Erasing this record, is a thermodynamically irreversible process which increases the entropy of the hardware or switch used to keep record. This physical step generates entropy in the form of heat which cancels out the loss of entropy achieved in the first place. These engines cannot fundamentally violate the second law.
Pynchon explains the agreement of the Demon style engines with the laws of thermodynamics in COL "As the Demon sat and sorted his molecules into hot and cold, the system was said to lose entropy. But somehow the loss was offset by the information the Demon gained about what molecules were where"
In the bootleg edition, Pynchon went even further. Meatball Mulligan restores order and momentum to his lease-breaking party, which had reached its third day and was running down. However, this popular sense that entropy and force are opposites, that entropy suggests something negative and passive, while force is positive or active, is technically not correct. As Pynchon notes in his Slow Learner introduction, the idea of entropy was first developed by the 19th century physicist Rudolf Clausius, who built on earlier ideas of the French engineer Sadi Carnot. Carnot and Clausius were both trying to understand how heat energy is transformed into useful work, such as when steam drives a piston in an engine. Clausius defined entropy as a measure of the capacity of heat energy to be usefully transformed into work.
"ENTROPY" by Thomas Pynchon
Introduction Thomas Pynchon achieves an unusual synthesis of art and science, and develops the unique character of his ambitious, "post-modern" works with a renaissance conception of continuous knowledge. Engineering principals animate his fiction in literal explorations, and then escalate into larger thematic matter. Entropy Entropy is a quantity that, in its two contexts, characterizes not only all form and life in the universe, but all signal, language, information and written material ever produced anywhere. There are two fields which define this concept: Thermodynamics is the science of the relations between heat and other forms of energy. It deals with the changes that occur in a system if the energy distribution is unbalanced, therefore it "can be regarded as governing the direction of all physical changes taking place in the universe.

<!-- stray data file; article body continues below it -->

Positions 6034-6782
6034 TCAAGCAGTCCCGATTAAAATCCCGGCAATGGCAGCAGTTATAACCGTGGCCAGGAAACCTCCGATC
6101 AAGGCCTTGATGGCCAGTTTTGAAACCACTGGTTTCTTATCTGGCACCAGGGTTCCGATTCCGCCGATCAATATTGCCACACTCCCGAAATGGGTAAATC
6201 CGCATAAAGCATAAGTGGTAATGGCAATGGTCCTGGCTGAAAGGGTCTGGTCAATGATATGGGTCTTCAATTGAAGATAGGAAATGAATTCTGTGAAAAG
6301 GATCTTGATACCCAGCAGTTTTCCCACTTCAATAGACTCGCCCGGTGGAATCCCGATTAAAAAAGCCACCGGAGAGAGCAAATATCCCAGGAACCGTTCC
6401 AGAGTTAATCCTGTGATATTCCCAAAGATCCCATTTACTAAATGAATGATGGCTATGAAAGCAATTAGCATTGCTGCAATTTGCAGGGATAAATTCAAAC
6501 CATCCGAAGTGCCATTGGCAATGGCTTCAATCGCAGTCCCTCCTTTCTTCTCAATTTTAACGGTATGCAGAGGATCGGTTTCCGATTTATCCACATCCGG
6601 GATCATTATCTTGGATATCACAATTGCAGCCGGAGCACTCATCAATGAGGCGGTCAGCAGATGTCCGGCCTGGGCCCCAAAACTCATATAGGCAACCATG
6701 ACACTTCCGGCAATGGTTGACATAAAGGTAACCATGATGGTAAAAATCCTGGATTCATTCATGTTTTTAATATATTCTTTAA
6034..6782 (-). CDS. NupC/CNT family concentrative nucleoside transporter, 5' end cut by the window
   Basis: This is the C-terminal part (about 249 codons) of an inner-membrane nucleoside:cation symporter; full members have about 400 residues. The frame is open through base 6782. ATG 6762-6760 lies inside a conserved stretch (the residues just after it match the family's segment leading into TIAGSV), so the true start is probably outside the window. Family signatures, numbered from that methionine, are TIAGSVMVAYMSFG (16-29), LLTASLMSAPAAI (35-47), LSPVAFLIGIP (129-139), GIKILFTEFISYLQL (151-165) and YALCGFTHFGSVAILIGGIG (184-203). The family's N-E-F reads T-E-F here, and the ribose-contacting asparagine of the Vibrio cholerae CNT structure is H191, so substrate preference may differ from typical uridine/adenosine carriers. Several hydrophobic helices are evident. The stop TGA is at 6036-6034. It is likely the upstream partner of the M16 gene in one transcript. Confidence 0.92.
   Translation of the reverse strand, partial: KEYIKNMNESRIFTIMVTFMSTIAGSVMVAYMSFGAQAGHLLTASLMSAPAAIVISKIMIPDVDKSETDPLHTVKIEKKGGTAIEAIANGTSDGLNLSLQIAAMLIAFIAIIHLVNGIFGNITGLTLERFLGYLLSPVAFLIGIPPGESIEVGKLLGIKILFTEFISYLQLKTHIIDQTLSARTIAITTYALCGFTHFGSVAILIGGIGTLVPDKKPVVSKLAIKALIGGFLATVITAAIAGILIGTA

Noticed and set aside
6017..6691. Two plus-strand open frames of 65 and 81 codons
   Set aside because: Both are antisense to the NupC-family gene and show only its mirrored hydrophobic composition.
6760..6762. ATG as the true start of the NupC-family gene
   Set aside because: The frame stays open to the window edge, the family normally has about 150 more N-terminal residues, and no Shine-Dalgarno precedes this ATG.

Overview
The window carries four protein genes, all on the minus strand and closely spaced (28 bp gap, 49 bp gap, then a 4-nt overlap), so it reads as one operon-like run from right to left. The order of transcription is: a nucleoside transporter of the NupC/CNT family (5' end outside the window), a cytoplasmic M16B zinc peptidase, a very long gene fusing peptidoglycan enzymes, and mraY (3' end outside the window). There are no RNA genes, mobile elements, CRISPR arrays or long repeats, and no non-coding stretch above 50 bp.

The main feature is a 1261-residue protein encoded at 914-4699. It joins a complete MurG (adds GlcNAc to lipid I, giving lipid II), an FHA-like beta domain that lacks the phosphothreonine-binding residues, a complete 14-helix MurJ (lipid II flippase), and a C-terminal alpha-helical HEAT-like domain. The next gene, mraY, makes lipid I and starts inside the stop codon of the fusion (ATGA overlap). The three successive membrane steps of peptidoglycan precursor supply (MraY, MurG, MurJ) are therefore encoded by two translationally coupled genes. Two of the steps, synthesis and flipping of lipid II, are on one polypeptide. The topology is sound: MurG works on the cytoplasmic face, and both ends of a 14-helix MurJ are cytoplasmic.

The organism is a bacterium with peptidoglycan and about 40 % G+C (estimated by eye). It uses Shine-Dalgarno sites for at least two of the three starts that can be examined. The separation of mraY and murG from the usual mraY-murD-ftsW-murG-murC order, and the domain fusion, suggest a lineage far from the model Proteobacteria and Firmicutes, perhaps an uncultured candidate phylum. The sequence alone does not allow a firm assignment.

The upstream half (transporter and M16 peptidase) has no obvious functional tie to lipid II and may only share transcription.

Thomas Pynchon, Entropy
Entropy is a quantity, or a measurement, of the heat in a system that is no longer available for mechanical work. It is a concept within the second law of thermodynamics, a law which states that everything moves from order to disorder while entropy inevitably increases. Pynchon places two opposing worldviews within the context of entropy to illustrate that they are both subject to the laws of nature, and thus, equally meaningless. He hosts several types: intellects, naval officers, a distraught neighbor, and a silent jazz band, each of whom function as synecdoches to represent dissimilar, yet comparable, belief systems. With chaotic and endless buzzing, the tone is one of high energy and disorder.